In the case of Super Meat Boy‘s development, the artistic merit of the game is established early on as an expression of childhood nostalgia, and the viewer spends the rest of his or her time exploring the peculiarities of the designers’ individual personalities. Additionally, any tension the viewer might feel involving their launch is quickly nullified by the knowledge of stellar early reviews, which should see them through to financial success regardless of Microsoft mishandling their promotion. Meanwhile, Blow’s story feels superficial and tacked on, and the interviews lack a definitive purpose beyond the film’s introduction. In truth, the only storyline that shows a genuine character arc with narrative progression involves Phil Fish and his game Fez. If the other sections had avoided contending with this arc, by contrast attempting to build on the viewer’s knowledge of video games alone, the film might have been successful. Instead, the filmmakers mistakenly believe that each story holds the same level of merit and interest.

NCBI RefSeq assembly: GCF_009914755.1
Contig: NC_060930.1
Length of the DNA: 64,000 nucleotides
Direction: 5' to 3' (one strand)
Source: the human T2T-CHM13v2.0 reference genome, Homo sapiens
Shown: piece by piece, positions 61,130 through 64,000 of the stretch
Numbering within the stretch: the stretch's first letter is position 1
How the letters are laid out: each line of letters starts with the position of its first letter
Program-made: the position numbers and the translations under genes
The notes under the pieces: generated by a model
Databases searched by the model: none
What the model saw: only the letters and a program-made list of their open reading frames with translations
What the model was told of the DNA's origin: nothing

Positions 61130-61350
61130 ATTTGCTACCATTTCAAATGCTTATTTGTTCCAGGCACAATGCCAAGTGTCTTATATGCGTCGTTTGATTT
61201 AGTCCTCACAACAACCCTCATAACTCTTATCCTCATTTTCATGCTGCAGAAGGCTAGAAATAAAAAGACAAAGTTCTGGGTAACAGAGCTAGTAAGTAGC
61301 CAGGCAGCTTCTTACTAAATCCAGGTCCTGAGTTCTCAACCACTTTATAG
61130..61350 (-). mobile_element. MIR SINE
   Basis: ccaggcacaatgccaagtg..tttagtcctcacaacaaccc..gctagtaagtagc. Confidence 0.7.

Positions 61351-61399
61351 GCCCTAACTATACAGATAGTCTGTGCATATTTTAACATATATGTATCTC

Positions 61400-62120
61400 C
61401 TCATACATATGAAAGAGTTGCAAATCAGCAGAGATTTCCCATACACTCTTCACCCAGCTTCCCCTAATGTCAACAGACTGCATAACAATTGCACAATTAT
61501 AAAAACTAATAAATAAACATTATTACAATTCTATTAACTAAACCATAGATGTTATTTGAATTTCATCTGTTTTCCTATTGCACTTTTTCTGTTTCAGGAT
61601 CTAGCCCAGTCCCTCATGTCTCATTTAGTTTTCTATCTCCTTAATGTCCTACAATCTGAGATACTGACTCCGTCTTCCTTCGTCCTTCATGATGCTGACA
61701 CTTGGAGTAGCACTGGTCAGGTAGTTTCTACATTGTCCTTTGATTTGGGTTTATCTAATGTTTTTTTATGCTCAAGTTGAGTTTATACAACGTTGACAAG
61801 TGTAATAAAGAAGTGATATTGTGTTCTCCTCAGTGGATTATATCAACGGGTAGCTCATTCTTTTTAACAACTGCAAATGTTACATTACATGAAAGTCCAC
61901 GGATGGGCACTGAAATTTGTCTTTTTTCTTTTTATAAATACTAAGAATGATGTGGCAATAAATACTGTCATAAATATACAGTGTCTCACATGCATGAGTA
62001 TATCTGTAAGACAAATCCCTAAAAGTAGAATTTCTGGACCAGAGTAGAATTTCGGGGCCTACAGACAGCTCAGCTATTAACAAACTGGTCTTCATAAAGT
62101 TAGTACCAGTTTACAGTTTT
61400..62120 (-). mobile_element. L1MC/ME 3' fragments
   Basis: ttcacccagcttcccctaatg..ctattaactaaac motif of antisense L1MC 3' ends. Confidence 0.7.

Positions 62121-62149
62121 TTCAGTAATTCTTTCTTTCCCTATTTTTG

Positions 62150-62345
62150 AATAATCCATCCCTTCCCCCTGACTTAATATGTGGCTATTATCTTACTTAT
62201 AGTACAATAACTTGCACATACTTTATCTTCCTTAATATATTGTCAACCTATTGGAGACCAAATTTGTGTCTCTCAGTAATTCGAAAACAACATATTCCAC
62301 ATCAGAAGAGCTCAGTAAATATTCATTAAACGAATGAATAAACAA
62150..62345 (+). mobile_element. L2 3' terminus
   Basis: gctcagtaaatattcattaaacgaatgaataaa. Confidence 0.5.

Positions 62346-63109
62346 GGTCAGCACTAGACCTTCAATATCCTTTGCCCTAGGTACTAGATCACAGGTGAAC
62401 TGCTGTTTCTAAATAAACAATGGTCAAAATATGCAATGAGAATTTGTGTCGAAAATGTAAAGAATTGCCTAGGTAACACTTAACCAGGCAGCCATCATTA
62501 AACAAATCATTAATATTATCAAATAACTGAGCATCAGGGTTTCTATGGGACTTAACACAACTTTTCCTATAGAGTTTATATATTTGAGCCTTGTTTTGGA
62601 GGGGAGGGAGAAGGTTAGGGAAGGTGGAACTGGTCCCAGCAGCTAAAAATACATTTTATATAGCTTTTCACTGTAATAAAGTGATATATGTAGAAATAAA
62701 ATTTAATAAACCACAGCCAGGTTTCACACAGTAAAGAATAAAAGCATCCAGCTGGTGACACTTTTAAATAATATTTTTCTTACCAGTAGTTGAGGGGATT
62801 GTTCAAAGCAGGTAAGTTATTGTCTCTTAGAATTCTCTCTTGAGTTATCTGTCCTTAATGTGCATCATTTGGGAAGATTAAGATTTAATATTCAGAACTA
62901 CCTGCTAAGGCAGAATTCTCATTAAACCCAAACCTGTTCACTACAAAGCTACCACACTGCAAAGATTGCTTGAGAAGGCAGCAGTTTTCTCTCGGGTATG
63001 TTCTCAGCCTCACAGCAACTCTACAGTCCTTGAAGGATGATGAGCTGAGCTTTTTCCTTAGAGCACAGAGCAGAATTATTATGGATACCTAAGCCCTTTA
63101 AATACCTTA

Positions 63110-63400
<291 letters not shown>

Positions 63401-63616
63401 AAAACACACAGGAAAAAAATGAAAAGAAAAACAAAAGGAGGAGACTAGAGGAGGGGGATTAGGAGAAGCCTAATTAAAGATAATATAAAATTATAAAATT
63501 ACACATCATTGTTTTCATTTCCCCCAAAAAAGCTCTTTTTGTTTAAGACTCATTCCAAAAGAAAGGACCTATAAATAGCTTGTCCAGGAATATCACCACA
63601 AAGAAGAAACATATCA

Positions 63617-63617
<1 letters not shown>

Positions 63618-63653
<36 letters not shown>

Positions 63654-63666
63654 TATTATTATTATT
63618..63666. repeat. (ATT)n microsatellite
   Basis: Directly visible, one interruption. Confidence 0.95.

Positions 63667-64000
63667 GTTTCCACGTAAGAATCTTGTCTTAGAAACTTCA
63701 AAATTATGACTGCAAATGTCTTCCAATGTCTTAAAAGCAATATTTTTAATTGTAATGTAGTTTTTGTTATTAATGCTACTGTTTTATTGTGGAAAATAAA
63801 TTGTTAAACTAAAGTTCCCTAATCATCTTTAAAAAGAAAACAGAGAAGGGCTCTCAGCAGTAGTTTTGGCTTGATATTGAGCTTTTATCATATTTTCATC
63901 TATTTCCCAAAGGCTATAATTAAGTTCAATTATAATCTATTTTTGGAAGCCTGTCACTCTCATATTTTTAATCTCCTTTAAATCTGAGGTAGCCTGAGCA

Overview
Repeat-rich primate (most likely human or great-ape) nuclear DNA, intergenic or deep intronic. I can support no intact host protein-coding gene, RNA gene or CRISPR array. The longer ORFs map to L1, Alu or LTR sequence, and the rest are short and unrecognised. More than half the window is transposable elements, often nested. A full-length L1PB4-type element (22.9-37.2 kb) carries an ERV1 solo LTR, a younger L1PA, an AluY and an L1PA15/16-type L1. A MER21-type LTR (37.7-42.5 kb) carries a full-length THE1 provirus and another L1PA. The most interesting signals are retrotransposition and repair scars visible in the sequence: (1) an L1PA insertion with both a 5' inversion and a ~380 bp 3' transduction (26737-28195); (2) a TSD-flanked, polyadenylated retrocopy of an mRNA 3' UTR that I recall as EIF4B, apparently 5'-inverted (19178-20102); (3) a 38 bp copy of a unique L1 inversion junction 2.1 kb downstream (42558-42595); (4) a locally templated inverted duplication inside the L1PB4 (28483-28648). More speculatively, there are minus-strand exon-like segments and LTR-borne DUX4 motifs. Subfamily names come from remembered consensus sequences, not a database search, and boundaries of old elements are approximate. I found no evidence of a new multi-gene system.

If Indie Game starts as a consistent allegory of the independent video game industry and the artistry inherent within, it ends as a series of scattered portraits that communicate disparate struggles in achieving success in that industry. If Indie Game starts as a compelling exploration of several different artistic personalities, it ends with only one artist truly changing and growing in a way that justifies the viewer’s time and attention. Simply put, watching Indie Game is like playing a really great video game demo, with all the right components in place, only to find the game itself unplayable.  The more time you spend with the film, the more it falls apart.

Jacob Mertens is a Film International ‘In the Field’ writer. His report from the SXSW film festival can be read here.

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1 Comment for “Indie Game: The Movie (2011): A SXSW Review”